- Tracy Ko/Daily
By Jeff Waraniak, Daily Arts Writer
Published October 18, 2012
Near the corner of West Ann Street and North Main Street, there’s a blue-and-yellow window sign. “Welcome to Ann Arbor, the biggest little city in the middle," it reads. It may not be the city’s most popular nickname, but it’s accurate. Ann Arbor is by no means big, but with its own train station, helipad, bus system and one very big house, the “little city” of Ann Arbor can occasionally feel big. Luckily, for those occasions, there’s the Nichols Arboretum.
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7:30 a.m. Sunrise: You may still be sleeping, but Ann Arbor is wide awake. The early morning dog-walkers, joggers and maintenance workers are already halfway through their day by the time you’re scrambling to get to your 10 a.m. sociology lecture. For once, for no other reason than to remember what the morning looks like, join the early risers. Take coffee, donuts or cider and stroll through the iron gates of the Arb’s entrance off Geddes Avenue. Go straight until you reach an overlook with two wooden benches, The Deborah Gimbel Memorial Overlook. Watch the sky turn from gray to pink to blue over a distant North Campus bell tower.
11:30 a.m. Nature Walk: Continuing your early morning excursion, walk down through the Arb’s Main Valley, past the caretaker’s cottage and into the thickest section of the forest. To get there, follow the main road until you reach a path marked only by two trashcans and a stone bench. From here, hike up a hill and expect to see animals. Look for hawks spiraling around tree trunks to snatch chipmunks and squirrels. Watch for deer sparring head to head on hillsides, their two-pointed antlers cracking together above their skulls. The Arb is your very own episode of “Planet Earth” — just remember to brush up on your David Attenborough impression.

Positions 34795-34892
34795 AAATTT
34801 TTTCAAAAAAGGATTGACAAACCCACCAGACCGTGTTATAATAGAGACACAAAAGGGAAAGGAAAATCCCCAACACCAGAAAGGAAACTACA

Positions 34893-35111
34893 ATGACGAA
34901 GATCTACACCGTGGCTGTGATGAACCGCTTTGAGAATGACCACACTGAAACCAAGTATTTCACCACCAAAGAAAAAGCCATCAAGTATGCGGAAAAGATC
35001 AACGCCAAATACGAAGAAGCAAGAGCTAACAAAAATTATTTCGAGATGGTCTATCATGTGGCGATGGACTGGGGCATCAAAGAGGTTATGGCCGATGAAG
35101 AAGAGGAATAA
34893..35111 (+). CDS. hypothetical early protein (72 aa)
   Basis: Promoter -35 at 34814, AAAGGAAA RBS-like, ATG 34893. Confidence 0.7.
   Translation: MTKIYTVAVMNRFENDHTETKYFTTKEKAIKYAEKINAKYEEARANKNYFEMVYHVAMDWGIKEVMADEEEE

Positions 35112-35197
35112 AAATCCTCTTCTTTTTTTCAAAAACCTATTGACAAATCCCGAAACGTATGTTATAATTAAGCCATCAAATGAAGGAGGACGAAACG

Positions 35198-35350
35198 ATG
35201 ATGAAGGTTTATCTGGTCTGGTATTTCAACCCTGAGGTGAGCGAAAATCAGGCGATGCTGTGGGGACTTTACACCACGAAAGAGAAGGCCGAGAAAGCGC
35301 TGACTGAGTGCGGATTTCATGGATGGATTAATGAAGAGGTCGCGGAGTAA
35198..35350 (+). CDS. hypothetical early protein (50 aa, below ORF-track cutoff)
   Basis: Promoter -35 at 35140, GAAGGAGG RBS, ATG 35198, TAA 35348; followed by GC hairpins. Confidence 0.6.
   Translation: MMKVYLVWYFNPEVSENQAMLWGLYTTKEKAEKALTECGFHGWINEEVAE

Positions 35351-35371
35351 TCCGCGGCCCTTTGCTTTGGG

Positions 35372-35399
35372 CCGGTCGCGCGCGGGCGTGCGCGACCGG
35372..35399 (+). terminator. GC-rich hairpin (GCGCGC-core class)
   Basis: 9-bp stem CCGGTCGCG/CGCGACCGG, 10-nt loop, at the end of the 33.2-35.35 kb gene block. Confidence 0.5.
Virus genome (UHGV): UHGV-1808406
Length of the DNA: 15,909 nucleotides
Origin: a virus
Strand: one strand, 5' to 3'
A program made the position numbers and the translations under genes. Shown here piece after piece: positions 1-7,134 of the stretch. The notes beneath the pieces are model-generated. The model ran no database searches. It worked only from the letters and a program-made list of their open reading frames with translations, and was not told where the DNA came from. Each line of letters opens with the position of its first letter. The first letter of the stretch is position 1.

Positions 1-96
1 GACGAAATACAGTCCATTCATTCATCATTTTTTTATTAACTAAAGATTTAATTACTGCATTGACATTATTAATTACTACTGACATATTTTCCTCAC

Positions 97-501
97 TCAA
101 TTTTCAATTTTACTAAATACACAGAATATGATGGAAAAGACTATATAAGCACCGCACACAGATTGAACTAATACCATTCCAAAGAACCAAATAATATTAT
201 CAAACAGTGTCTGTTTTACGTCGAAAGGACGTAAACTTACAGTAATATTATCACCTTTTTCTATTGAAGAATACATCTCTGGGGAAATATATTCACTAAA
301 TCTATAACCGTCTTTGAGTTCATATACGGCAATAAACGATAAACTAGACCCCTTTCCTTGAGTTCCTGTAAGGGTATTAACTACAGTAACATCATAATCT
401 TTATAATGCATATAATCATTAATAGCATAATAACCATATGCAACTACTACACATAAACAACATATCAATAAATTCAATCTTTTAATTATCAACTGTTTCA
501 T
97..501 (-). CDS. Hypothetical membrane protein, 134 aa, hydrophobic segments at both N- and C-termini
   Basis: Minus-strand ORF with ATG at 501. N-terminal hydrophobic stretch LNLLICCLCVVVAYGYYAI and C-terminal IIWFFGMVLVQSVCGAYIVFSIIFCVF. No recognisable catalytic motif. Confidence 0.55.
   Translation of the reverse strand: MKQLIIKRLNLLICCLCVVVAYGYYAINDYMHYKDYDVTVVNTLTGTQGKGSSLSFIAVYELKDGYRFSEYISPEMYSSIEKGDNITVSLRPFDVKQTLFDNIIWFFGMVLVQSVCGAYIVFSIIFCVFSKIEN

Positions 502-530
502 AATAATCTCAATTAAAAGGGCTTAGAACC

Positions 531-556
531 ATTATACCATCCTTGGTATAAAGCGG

2 p.m. Fairy Woods: It shouldn’t be a surprise that the first production of the Shakespeare in the Arb series (ongoing since 2001) was a retelling of the Bard’s fairy-and-forest-filled play, “A Midsummer Night’s Dream.” After all, in addition to the animals that live there, the Arb is home to a sizeable population of fairies. Near the Washington Heights entrance, just past the Peony Gardens, lies a small stand of pine trees known as Fairy Woods and Troll Hollow. Here you can build a home of twigs, leaves and pinecones for the unseen sprites that call the Arb home. If you think you’re too old to be doing these types of things, or somehow above it all, that’s fine. There are plenty of heartless jerks in the world with no imagination, and you can be one, too.
5 p.m. The Golden Hour Run: The evening hours of the Arb are best reserved for exercise. Miles of trails wind through the forest, along the Huron River and into the Alex Dow Prairie — an enormous meadow of tall grasses and plants that stretch to the Arb’s eastern border. If you are a long-distance jogger or adventurous traveler, cross the railroad tracks near the end of the prairie. Next, pass through a gap in the fence to hook up with a cement path that leads to Gallup Park and other city parks.
10 p.m. Star Gazing: The Arb is open from sunrise to sunset, but stick around after the sun has gone down and the tree limbs will start looking like something from a Tim Burton movie — and you’re likely to experience the Arb at its quietest. Bring a blanket, a flashlight and maybe a little romance with you to the Main Valley, where you can look up at the stars. It may not be the night sky over the Sahara, but constellations, planets, satellites and shooting stars can still be spotted overhead on a cloudless night.
2 a.m. Late Night: After a long night of partying, particularly for residents of Mary Markley Residence Hall and Oxford Houses, the traditional sunset closure doesn’t apply. Return to the Arb to wind down, to savor the glow of a wild night, to have the midnight college conversations that will never be forgotten.